On Wed, Jan 8, 2014 at 8:48 AM, Bernd Blaauw <bbla...@home.nl> wrote:
> dmccunney schreef op 8-1-2014 12:43:
>> I did not miss his point. I suggested a technique he could use to
>> soak up *some* of his system memory. I'm quite aware DOS and DOS apps
>> can't use *all* of it, and that 4GB is the most he can use..
> DOS drivers work within a single 4GB memory section, and lots of stuff
> gets taken out of it by memory-mapped hardware. For example my current
> machine only seems to find 1506MB in DOS and ReactOS. Perhaps system
> memory for integrated graphics takes away quite a bit of the 1st 4GB area.
Likely. And Intel x86 uses a segmented architecture, and 4GB is the
size of a segment on a 32 bit x86 chip. Accessing memory beyond that
requires more complex programming. I certainly can't see anyone
expending the effort for a 16 bit OS.
I think you're correct about the integrated graphics grabbing a chunk
of the first segment.
>> I have a 2GB partition allocated to FreeDOS on the machine where it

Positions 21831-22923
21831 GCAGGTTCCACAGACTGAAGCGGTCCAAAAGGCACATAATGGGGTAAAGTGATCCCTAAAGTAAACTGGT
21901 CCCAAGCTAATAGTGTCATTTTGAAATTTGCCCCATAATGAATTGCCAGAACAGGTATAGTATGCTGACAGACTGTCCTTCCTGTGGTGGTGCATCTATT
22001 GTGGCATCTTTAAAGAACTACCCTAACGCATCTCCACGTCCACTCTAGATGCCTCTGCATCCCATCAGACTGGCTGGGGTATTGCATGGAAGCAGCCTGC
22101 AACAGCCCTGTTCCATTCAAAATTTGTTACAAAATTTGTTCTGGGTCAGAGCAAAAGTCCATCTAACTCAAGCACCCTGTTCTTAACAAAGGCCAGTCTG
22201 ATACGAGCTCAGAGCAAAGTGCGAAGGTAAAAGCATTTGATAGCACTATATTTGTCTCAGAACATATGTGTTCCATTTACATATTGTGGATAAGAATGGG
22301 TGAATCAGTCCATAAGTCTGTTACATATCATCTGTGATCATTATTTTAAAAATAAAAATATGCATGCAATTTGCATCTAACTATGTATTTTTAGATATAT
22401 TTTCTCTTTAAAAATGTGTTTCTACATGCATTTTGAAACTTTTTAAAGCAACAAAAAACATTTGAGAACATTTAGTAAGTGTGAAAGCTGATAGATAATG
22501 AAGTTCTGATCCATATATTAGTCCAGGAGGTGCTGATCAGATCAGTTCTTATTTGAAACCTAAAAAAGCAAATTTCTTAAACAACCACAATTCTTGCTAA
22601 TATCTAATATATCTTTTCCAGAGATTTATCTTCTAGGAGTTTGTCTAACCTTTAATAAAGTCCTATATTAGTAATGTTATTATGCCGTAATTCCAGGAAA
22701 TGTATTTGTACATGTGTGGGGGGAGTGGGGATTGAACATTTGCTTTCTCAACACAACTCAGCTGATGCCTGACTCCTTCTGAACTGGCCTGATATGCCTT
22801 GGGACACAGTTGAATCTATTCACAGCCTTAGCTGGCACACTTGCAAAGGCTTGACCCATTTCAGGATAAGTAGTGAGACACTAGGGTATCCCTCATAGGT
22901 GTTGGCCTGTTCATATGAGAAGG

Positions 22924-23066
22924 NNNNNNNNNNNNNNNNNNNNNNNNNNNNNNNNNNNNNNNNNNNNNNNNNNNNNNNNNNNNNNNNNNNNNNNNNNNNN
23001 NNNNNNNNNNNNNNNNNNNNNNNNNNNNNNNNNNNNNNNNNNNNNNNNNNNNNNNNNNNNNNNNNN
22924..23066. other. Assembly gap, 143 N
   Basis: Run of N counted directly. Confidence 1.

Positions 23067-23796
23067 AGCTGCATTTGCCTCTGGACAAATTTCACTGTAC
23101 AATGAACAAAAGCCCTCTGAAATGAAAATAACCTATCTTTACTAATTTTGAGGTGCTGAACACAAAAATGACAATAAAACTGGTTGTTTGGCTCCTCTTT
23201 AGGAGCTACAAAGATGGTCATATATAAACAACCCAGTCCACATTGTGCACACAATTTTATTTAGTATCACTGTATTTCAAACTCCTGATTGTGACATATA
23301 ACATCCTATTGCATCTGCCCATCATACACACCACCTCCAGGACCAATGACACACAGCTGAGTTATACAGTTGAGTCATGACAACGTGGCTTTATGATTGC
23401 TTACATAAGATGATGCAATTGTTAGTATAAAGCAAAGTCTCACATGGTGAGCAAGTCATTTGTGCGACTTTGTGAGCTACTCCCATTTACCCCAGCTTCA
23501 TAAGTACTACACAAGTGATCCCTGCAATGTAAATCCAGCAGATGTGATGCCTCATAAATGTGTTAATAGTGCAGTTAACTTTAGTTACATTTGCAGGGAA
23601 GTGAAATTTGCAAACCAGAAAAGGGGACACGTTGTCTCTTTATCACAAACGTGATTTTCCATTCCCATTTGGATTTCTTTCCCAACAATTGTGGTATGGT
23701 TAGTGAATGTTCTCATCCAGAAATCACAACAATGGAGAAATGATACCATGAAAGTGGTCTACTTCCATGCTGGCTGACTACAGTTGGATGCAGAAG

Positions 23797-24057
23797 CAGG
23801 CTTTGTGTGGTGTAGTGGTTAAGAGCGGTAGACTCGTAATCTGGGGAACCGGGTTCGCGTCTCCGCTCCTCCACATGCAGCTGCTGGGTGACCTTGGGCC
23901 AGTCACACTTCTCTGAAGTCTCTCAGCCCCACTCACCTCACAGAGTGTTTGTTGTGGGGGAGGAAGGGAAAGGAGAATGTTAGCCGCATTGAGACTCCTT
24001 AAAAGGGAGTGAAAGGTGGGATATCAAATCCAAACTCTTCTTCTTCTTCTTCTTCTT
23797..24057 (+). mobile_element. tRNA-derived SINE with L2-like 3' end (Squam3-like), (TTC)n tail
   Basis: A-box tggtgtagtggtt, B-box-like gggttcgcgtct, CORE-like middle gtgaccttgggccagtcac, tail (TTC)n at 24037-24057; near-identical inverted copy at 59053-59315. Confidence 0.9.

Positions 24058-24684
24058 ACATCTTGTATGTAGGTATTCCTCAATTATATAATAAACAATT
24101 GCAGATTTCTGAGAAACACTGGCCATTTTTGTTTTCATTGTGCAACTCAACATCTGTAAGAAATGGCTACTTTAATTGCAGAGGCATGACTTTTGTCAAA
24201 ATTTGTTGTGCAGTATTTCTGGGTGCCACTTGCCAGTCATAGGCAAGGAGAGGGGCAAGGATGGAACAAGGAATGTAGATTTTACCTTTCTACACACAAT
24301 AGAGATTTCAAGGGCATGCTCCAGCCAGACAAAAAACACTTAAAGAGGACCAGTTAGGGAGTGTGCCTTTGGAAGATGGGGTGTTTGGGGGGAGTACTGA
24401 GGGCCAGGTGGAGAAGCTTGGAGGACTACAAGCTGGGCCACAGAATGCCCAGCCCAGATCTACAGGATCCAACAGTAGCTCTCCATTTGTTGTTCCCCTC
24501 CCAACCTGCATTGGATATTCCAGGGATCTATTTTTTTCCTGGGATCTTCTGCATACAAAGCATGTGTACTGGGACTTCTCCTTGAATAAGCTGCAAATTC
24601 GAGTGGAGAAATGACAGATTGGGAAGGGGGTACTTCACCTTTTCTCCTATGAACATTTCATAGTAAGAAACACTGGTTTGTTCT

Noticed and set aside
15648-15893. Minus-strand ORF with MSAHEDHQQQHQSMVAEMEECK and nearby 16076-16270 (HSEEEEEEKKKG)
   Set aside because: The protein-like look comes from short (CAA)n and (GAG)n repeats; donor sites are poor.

>> lives, and I'm not coming close to using all of it. I could put the
>> entire FreeDOS drive on a ramdisk if the machine had that much ram to
> I don't know what to fill up DOS systems with either, not using them
> exclusively enough I'm afraid.
The machine FreeDOS is on here is an ancient Fujitsu Lifebook p2110
notebook, with an 867mhz Transmeta Crusoe CPU, 256MB RAM (and the CPU
grabs 16MB off the top for code morphing), and a 40GB IDE4 HD.
FreeDOS is on a 2GB FAT32 filesystem.
I allocate a ramdisk and copy various things to it on startup, then
adjust the PATH to make the ramdisk first, plus setting TEMP and TMP
to point to it, and allocate a disk cache. FreeDOS flies. The
machines multiboots Win2K Pro, Ubuntu, and Puppy Linux as well. They
walk slowly or crawl, depending upon exactly what I'm doing.
If I had enough RAM, I could run FreeDOS entirely from a ramdisk, but
the Lifebook *can't* be expanded that much.
Ubuntu tries to run ram resident if enough is available. I had a
weird problem on my desktop with an older mobo, which would
occasionally forget a drive existed. I was in Ubuntu, trying to do
updates, and they were failing because the filesystem to update wasn't
there. The drive where Ubuntu was had dropped out. Because Ubuntu
was essentially running in RAM, I could shut down and fiddle. I can
only imagine what Windows reaction would have been. :-}
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